What are wood strip kayaks like?

Pure idle curiosity here: I keep seeing various pretty wood strip kayaks for sale on Craigslist, by people who have built them themselves. I was wondering what they’re like to paddle and maintain, and what sorts of purposes they’re most suited for. Thanks.

They aren’t really wood. They have a core of wood sandwiched between glass and epoxy.
They are rigid as opposed to a plastic boat, just like FG and CF boats.
There are many styles meant for different activities. Check out Chesapeake Light Craft.
Maintenance is like any composite boat. You don’t want to break through the resin layers to the cloth because water will damage it.
If you don’t beat them up, an annual light sanding and a refresh on the paint or clear coat layer should be all you need.
I have built 2.0

Caveat: mine were stitch and glue, not strip built but they are maintained the same way

Thanks. So then they handle comparably to any fiberglass or Kevlar boat of similar dimensions? Can one tell much difference or is it just looks?

They are just as good a performer as any other boat built to the same specs. I don’t know about the weight of a strip built, but I do know a stitch and glue can be near half the weight of a similar plastic kayak, and about 2/3 the weight of a fiberglass.

Yes you need to do some maintenance if a ding goes through the fiberglass as wet wood will rot or discolor at the very least if you don’t dry it out and apply epoxy. Epoxy breaks down in sunlight’s UV, so paint or varnish for UV protection is needed to be maintained.

I constantly get comments about how good my S&G kayak looks, and a strip built is a real looker.

How they handle depends on the hull dimensions and shape as for a boat constructed from any other material. No generalization can be made.

Upkeep will depend on how they are finished. Some people will paint the hulls and bright finish (varnish or polyurethane) the decks, and others will bright finish the entire boat. Depending on how often and hard you use the boat, you may need to refresh the boat finish every year, or you may be able to go several years.

Be careful if you are considering wooden strip or stitch and glue boats constructed by others. While it is true that wooden boats can be made considerably lighter than polyethylene ones of similar size, and somewhat lighter than fiberglass boats, it does not always work out that way. First-timers tend to “overbuild” wooden boats, using fiberglass cloth that is heavier than necessary and often way too much resin. I have seen wooden canoes and kayaks that were considerably heavier than fiberglass composite boats of similar dimensions.

Performance depends on the design and the skill of the builder.
This is the one I have always lusted after…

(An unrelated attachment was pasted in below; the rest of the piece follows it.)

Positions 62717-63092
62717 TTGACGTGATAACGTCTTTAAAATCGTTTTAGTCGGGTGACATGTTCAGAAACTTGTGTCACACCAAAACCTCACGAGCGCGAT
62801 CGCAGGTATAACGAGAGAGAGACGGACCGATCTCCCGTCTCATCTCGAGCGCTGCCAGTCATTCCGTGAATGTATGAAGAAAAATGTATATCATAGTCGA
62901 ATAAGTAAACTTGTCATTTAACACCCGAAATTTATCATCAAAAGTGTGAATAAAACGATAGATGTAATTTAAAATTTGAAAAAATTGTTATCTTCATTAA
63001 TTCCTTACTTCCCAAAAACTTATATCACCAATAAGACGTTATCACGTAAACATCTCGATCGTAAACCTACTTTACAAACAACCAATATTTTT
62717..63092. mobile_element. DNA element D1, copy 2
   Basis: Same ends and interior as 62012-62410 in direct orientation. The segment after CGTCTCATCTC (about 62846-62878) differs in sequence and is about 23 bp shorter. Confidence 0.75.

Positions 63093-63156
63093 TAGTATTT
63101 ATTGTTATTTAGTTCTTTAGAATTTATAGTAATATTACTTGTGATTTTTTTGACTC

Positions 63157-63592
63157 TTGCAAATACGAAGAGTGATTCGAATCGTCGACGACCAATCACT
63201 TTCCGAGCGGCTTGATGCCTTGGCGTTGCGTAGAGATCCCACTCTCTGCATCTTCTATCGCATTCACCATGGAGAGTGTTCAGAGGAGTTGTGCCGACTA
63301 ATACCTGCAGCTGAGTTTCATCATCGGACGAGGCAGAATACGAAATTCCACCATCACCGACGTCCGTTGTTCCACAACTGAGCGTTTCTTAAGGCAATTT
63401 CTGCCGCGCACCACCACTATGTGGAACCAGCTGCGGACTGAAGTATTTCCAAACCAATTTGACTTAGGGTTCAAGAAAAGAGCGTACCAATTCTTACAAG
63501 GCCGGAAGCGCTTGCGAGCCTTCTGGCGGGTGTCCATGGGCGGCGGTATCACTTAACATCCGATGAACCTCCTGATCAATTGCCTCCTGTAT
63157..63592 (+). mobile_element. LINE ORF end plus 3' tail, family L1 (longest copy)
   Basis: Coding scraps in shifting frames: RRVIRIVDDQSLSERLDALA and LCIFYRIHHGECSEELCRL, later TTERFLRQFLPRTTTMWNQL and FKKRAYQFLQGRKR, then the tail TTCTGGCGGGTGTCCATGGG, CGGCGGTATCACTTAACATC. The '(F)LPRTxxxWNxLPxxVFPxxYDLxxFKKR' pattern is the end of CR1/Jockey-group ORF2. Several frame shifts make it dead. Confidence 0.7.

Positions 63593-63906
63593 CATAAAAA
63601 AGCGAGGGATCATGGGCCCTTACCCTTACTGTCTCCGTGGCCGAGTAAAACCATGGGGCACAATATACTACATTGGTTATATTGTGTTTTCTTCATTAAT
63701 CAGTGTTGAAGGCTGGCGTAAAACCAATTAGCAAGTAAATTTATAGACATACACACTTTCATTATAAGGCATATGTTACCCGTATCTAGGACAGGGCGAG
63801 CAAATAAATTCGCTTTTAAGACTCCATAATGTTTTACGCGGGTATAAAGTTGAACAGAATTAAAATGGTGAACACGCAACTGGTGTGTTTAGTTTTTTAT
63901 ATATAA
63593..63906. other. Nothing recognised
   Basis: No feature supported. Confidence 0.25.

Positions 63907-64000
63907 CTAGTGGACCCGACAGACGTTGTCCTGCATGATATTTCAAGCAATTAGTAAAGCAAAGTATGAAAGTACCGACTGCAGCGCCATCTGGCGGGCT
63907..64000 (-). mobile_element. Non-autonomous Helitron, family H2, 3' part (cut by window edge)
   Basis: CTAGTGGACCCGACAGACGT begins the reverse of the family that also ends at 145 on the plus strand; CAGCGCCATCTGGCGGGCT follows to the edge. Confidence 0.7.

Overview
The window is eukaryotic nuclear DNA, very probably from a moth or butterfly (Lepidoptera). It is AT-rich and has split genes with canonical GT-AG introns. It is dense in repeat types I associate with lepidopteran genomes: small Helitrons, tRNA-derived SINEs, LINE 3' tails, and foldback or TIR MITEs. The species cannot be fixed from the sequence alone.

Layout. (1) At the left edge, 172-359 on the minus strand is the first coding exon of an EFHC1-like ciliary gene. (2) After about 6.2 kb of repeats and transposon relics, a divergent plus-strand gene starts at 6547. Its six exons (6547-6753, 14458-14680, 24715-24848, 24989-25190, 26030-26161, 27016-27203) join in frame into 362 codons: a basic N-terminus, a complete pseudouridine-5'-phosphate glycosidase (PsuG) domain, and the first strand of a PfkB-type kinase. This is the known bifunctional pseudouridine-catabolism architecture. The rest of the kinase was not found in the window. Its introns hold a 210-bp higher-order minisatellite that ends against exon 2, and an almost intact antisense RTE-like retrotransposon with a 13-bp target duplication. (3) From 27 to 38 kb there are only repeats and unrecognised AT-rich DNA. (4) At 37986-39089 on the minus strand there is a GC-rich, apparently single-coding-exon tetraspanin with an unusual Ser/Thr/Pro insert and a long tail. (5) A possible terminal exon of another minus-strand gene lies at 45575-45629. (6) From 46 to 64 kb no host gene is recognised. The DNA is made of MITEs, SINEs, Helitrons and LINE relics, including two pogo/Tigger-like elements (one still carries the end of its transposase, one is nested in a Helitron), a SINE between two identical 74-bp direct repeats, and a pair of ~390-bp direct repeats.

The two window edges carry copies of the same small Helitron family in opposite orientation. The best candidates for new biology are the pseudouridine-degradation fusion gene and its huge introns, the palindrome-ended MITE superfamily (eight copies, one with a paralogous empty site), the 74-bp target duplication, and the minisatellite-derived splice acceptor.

All very interesting, thank you.

They are still kayaks so hull shape determines their basic performance characteristics, They can be lighter or heavier depending on the skill of the builder. Just have to maintain them similarly to any other wood boat.

@grayhawk said:
Performance depends on the design and the skill of the builder.
This is the one I have always lusted after…

Me too!

A occasional canoe paddling partner of mine has made her own woodstrip kayak and has just returned from paddling it in the Yukon River Quest race ( 440 miles). She finished first place, winning a substantial cash prize in the ladies division kayak class, and second place overall against all other solo kayaks. She also does very well in the Adirondack 90 mile race each year. It’s a good boat.


Distracting…you have to get used to people commenting on your boat. They often stop and ask questions at the ramp when you are trying to get in or out.

This summer at Linville Falls Caverns while we were waiting for our tour time three guys came by and asked about the boat on the truck.

Good thing I asked here then — I won’t have to bother people at the ramp!

Most people who build theirs love to talk about them. Especially if you complement the boat.

wood kayaks & canoes, strip or plywood S&G do tend to be attractive nuisances. Designs can be pretty much what you want when stripping. Sheet designs (plywood) tend to be a bit more restrictive. You can even design your own stripper: http://www.blueheronkayaks.com/kayak/index.html

The software hasn’t been updated in 9 years but it still works (at least on Win 7)

@string said:
Most people who build theirs love to talk about them. Especially if you complement the boat.

Depends upon how old the boat and how many questions.

If someone comes up to you and asks about the boat and what it was like to build it and you don’t want to talk about it, just say “I don’t know. I just stole it yesterday.”

At one outing I set my brand new shiney CD kevlar Caribou on the beach and then went and got my older Arctic Tern for my guest to use and set it near it. Guess which boat the crowd gathered around.

There is nothing quite like paddling a boat that you have built…

I was paddling with a friend who had an Arctic Tern. I was in a PBW Rapidfire. By now you know who got the complements.